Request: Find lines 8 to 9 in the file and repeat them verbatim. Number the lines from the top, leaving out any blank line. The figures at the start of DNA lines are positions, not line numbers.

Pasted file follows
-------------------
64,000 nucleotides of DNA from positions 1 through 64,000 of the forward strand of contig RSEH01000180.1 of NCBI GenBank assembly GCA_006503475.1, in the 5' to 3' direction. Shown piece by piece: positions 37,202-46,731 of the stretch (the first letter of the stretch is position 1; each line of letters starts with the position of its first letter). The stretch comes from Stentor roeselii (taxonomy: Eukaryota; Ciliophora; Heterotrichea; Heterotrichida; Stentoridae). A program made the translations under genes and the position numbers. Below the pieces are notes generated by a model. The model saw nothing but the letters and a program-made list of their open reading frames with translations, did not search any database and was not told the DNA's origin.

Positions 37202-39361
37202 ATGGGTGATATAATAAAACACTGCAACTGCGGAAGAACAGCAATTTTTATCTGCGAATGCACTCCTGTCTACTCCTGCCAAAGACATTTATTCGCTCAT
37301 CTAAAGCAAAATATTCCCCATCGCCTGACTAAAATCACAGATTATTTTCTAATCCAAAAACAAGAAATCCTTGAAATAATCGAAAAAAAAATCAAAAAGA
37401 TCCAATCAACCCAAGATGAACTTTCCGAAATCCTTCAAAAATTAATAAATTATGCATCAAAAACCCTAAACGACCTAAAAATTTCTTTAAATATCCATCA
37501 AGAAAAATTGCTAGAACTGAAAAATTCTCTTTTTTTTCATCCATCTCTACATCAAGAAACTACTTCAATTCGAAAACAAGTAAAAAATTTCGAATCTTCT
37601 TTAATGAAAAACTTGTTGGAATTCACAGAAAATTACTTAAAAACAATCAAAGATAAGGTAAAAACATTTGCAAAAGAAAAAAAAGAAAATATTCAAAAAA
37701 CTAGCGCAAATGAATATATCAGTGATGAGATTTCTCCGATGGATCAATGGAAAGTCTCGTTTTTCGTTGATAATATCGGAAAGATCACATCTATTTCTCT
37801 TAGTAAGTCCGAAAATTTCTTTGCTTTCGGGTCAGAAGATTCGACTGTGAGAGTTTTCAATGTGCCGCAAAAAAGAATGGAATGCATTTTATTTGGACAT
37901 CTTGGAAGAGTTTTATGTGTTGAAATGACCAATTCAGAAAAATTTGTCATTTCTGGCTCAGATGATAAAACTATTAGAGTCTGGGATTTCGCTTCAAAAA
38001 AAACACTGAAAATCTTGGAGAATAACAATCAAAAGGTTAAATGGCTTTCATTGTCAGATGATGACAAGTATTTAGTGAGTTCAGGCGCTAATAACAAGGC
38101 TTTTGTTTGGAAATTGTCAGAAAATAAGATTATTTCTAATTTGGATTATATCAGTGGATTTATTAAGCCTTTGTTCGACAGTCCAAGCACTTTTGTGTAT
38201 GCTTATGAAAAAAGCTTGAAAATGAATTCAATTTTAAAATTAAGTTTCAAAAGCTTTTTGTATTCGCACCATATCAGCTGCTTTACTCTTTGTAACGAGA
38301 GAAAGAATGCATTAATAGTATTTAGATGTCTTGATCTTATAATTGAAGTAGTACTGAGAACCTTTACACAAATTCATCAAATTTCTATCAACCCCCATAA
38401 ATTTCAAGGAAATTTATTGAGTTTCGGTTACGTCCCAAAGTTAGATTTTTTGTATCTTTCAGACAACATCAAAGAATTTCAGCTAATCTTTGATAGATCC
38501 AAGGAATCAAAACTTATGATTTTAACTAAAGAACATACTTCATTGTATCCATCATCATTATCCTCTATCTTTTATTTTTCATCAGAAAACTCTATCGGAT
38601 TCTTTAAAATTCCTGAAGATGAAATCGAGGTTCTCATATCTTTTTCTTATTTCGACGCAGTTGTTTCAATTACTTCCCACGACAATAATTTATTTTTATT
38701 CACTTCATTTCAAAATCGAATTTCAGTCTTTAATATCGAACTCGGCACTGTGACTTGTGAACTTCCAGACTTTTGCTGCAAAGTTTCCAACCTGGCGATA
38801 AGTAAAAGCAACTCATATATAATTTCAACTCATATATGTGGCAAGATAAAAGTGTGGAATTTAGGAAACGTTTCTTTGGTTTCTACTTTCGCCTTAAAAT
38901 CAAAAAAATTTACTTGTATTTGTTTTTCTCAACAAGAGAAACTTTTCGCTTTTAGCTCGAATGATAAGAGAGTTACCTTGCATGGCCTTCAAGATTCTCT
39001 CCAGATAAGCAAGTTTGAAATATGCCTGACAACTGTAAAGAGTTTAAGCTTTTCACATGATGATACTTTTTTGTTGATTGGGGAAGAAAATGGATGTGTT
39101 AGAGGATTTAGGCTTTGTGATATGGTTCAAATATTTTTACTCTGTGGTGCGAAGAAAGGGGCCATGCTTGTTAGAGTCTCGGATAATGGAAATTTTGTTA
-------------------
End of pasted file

37701 CTAGCGCAAATGAATATATCAGTGATGAGATTTCTCCGATGGATCAATGGAAAGTCTCGTTTTTCGTTGATAATATCGGAAAGATCACATCTATTTCTCT
37801 TAGTAAGTCCGAAAATTTCTTTGCTTTCGGGTCAGAAGATTCGACTGTGAGAGTTTTCAATGTGCCGCAAAAAAGAATGGAATGCATTTTATTTGGACAT